Smalltalk is a very high level language, which almost completely hides any underlying machine representation. Implementation details such as integer size, pointer size, byte order etc. are invisible. The numeric tower is highly polymorphic, allowing for transparent use of arbitrary large integers, fractions, floats, complex numbers etc.
Smalltalk is a very late bound language. Object types, classes, references etc. are resolved at execution time, and can be dynamically changed.
 Language Syntax
Smalltalk has a very simple and highly orthogonal syntax, which is based exclusively on message sending (aka pure virtual function calling in C-parlance). The language syntax and semantic only consists of literal (compile-time) constants, variable bindings, message sends and block closures (lambda expression objects). Control flow, loop constructs, exception handling etc. are defined as messages to booleans, blocks or by passing blocks as arguments. This makes it trivial and common practice to add new control constructs.
... to be added ... (for now follow the link at the right...)
 Language Semantic
 Variables and Scope
Variables are used to name objects. Actually they are bindings of a name to an object. Objects can only be passed and used by reference, and access to an object's internals is not possible from outside the object's own method implementation, although most classes inherit from Object, which provides some reflection protocol to access instance variables or to query for the class. However, such inherited reflection mechanisms could be overwritten in a class or a class could not inherit from Object, to prevent even access from debuggers and inspectors.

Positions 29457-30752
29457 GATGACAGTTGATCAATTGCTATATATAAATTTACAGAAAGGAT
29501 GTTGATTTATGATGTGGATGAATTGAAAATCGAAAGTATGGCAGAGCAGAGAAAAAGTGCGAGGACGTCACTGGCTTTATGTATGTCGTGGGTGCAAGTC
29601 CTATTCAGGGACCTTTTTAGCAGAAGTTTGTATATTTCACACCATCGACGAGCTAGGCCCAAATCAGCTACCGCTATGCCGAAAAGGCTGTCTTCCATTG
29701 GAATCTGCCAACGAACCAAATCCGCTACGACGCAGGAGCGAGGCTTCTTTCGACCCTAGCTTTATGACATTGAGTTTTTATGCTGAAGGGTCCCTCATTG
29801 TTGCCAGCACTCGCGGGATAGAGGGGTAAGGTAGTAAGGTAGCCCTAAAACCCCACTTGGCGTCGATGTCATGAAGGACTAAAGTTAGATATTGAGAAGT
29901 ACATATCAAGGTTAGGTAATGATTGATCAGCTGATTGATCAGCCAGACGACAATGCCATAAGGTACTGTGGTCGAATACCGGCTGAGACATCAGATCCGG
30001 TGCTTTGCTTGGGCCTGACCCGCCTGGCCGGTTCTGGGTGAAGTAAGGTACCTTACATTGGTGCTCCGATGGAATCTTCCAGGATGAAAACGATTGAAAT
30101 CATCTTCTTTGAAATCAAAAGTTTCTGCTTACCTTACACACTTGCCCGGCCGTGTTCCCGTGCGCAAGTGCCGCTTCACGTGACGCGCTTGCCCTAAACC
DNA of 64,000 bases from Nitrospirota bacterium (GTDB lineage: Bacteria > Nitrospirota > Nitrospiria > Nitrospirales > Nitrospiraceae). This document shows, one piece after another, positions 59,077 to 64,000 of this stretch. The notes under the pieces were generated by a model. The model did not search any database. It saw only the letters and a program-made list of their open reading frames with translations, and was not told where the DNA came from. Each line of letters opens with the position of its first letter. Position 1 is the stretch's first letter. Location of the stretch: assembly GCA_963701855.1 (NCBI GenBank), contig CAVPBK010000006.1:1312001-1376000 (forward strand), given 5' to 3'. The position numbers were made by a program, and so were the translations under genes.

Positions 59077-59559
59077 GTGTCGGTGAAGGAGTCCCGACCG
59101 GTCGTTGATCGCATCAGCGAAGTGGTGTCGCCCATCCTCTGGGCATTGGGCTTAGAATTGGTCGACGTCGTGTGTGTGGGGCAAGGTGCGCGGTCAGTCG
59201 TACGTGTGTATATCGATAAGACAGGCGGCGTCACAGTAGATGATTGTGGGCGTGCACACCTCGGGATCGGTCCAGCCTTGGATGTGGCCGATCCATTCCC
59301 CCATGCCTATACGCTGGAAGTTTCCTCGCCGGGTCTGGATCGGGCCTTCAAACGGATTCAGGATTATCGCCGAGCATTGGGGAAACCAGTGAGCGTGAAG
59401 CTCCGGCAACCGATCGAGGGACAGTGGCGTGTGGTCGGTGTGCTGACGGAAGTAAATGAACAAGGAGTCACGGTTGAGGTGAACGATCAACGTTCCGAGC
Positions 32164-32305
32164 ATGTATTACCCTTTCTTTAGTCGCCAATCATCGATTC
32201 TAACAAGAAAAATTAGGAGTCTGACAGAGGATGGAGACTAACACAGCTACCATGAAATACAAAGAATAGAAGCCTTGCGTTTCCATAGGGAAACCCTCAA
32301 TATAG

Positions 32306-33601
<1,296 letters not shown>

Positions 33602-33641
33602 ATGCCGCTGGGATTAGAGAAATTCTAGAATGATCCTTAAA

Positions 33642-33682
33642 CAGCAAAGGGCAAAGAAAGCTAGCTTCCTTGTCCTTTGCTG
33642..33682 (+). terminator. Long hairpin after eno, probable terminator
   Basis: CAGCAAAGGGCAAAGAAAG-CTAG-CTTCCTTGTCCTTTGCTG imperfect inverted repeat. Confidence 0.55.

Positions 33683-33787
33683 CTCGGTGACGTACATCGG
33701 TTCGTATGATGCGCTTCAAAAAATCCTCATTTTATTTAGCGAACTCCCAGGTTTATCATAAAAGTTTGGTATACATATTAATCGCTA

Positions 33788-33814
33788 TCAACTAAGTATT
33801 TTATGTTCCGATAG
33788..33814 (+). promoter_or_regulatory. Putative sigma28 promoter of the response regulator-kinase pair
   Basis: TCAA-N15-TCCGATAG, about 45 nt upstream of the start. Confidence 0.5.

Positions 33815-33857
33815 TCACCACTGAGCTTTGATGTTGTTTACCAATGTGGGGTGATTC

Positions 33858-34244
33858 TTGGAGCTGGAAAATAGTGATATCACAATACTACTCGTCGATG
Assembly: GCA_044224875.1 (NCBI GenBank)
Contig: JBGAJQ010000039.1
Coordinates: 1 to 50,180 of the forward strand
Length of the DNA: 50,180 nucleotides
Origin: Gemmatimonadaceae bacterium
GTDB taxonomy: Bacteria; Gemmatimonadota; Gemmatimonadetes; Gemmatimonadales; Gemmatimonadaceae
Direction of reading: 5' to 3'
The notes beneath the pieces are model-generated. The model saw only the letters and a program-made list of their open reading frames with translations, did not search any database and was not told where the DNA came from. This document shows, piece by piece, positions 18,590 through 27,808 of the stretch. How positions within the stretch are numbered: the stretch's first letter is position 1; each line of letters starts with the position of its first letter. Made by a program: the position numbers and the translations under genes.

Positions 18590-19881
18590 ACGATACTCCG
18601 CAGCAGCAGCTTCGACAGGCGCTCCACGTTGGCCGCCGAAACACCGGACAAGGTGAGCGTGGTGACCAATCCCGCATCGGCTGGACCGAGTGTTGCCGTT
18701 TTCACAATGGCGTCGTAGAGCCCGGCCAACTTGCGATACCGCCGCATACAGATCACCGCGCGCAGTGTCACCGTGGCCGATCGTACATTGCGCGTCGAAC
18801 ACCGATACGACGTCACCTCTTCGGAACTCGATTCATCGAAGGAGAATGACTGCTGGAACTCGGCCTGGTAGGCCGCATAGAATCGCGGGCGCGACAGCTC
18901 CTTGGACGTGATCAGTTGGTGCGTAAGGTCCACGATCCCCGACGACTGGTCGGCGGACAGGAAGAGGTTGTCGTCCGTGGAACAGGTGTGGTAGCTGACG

Smalltalk is lexically scoped, and outer variable bindings are closed over when a block (=lambda closure) is created.
A rich scoping hierarchy exists, which consists of:
- inner block locals
- inner block arguments
- outer block locals
- outer block arguments
- method locals
- method arguments
- instance variable slots
- inherited instance variable slots
- class variables (static, shared with subclasses; visible in the class-hierarchy only)
- class instance variables (per-class-instance; private to the class)
- pool variables (for constant pools; must be explicitly "imported" to be seen)
- namespaces / globals (for classes to be known by name)
In Smalltalk, every object is an instance of some class. Objects are only be referred to by reference. Everything is an object, including integers, booleans, nil (the UndefinedObject), classes, stack frames (continuations), exception handlers and code (block closures/lambda closures and methods). There are no builtin primitive types, which are not part of the class hierarchy, or which cannot be changed/enhanced by the user.
 Message Sending
Message sends are dynamically resolved, by letting the receiver of the message determine the method (aka code to run). The message consist of a selector (= name of the message) and optional arguments. The message syntax as: